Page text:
WHEN: Today, Tuesday, February 11th
WHERE: CNBC's Business Day Programming
Following is the unofficial transcript of a CNBC EXCLUSIVE interview with Facebook COO Sheryl Sandberg, from The MAKERS Conference, produced by AOL. Excerpts of the interview will run throughout CNBC's Business Day programming. Following is a link to the interview on CNBC.com: http://video.cnbc.com/gallery/?video=3000245062.
All references must be sourced to CNBC.
JULIA BOORSTIN: Sheryl, thank you so much for joining us to talk to us today at the MAKERS Conference. Obviously--
SHERYL SANDBERG: Nice to be with you, Julia.
JULIA BOORSTIN: --you're coming out of a great quarter for Facebook. But I want to start off talking about Lean In. Lean In just announced a big content partnership with Getty Images. Why is it so important? And what do you hope it accomplishes?
SHERYL SANDBERG: You can't be what you can't see. And our stereotypes of women are so deeply reinforced by most of the pictures out there in the media. So we partnered with Getty Images to put out The Lean In Collection, 2,500 pictures of women who have agency, who have authority, who are shown in very active positions, both at work and at home, including pictures of men that are really leaning into their family responsibilities with their children.
JULIA BOORSTIN: And it sounds like this is part of a bigger push to do a lot of different partnerships corporate partnerships?
SHERYL SANDBERG: LeanIn.org, the foundation I started along with the book has done great number of content partnerships. We did one with Cosmo Magazine. We've done two and we're about to do our third Cosmo Career Insert. So 24 pages in Cosmo, which had never covered business or careers before, covering careers under the amazing editor Joanna Coles. We did one with Time for Father's Day, where we asked fathers to write letters on their aspiration for their daughters. We've done one with the Chicago Tribune to syndicate the Lean In Stories that men and women write about the moments in their life where they choose to lean in.
JULIA BOORSTIN: So in the nearly year since your book first came out, what has been the biggest surprise?
SHERYL SANDBERG: The best thing in the year since Lean In is not just the conversation that's taken place, even though that's important, but that people are taking real steps to change their lives. I'll give you two examples. At the MAKERS reception just upstairs, before I walked down, a woman came up to me and she said, "Before Lean In, I used to make sure everyone else at the table had a seat and I would sit at the back, even though I was in M&A. And I leaned in. I took my seat at the table. I got a double promotion and doubled my salary, because I asked."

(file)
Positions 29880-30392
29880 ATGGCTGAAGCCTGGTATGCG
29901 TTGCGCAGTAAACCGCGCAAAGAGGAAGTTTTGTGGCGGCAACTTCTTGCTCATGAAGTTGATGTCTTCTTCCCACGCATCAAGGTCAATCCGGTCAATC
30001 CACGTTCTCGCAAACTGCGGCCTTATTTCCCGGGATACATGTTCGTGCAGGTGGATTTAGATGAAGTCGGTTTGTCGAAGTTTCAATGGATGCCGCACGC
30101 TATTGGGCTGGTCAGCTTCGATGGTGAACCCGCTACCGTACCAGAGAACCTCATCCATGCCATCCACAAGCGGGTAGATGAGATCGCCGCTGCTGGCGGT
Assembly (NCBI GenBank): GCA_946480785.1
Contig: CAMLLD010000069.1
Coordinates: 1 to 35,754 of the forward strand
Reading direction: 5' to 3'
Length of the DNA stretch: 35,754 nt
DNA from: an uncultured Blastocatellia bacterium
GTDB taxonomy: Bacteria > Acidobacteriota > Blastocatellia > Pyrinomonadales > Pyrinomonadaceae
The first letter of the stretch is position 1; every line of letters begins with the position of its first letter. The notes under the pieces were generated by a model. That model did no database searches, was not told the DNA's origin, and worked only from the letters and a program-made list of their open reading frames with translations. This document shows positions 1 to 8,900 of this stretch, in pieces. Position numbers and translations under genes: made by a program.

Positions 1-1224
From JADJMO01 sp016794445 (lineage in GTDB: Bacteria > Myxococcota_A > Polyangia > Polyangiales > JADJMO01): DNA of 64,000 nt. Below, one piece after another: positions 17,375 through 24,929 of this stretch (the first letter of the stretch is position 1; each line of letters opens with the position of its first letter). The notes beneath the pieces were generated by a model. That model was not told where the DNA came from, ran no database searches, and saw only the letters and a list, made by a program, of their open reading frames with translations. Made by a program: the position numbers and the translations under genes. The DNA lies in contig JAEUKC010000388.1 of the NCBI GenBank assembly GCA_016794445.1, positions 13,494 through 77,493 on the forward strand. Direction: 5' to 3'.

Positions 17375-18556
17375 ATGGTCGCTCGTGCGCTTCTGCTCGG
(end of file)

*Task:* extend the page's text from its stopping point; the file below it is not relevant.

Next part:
And importantly, Lean In Circles, small peer groups that the organization helps found, anyone can start, that meet once a month. I've met with them from Beijing to a Minneapolis Air Force Base to Turkey a couple weeks ago. And what you hear is that when women come together (and men) and really want to make the most of what they want for their lives, they can do it.
JULIA BOORSTIN: It--
SHERYL SANDBERG: It's exciting.
JULIA BOORSTIN: --it sounds like you're seeing a lot of action on the part of women. And there's certainly been a lot of talk from corporate America. But are you seeing enough action from the companies that could really make a difference?
SHERYL SANDBERG: We have a long way to go to get to real equality, but companies understanding the barriers women face is so important. I have stood on a stage with John Chambers, the CEO of Cisco, looking at his top management, saying, "We have not understood bias and how we've treated all the women in this room. But we're going to get it right going forward."
Bob Moritz is here from PwC. He's made this a corporate priority. I think what we're seeing is that CEOs (and most of them are men, some are women) are recognizing that this isn't something that makes them feel good. This isn't about equality for women. This is about their bottom line. That if they can embrace and use the full talents of the population, their companies can outperform. And I think that leads to the change we need to see.
JULIA BOORSTIN: So looking at Lean In's second year, what is it that you want CEOs to do to really make a difference this year?
SHERYL SANDBERG: I want people to realize -- from CEOs to managers to everyone that all of us benefit when we understand how important gender equality is. Our economies grow faster, when we use the full talents of the population. Our organizations perform better, when we have diverse voices making decisions. And our homes are happier when men are sharing responsibility and being active fathers. This is not an issue just of equality and justice, even though it is. This is an issue that affects all of our lives at a really personal level.
JULIA BOORSTIN: You're speaking here at the MAKERS Conference. Why is this kind of conference important?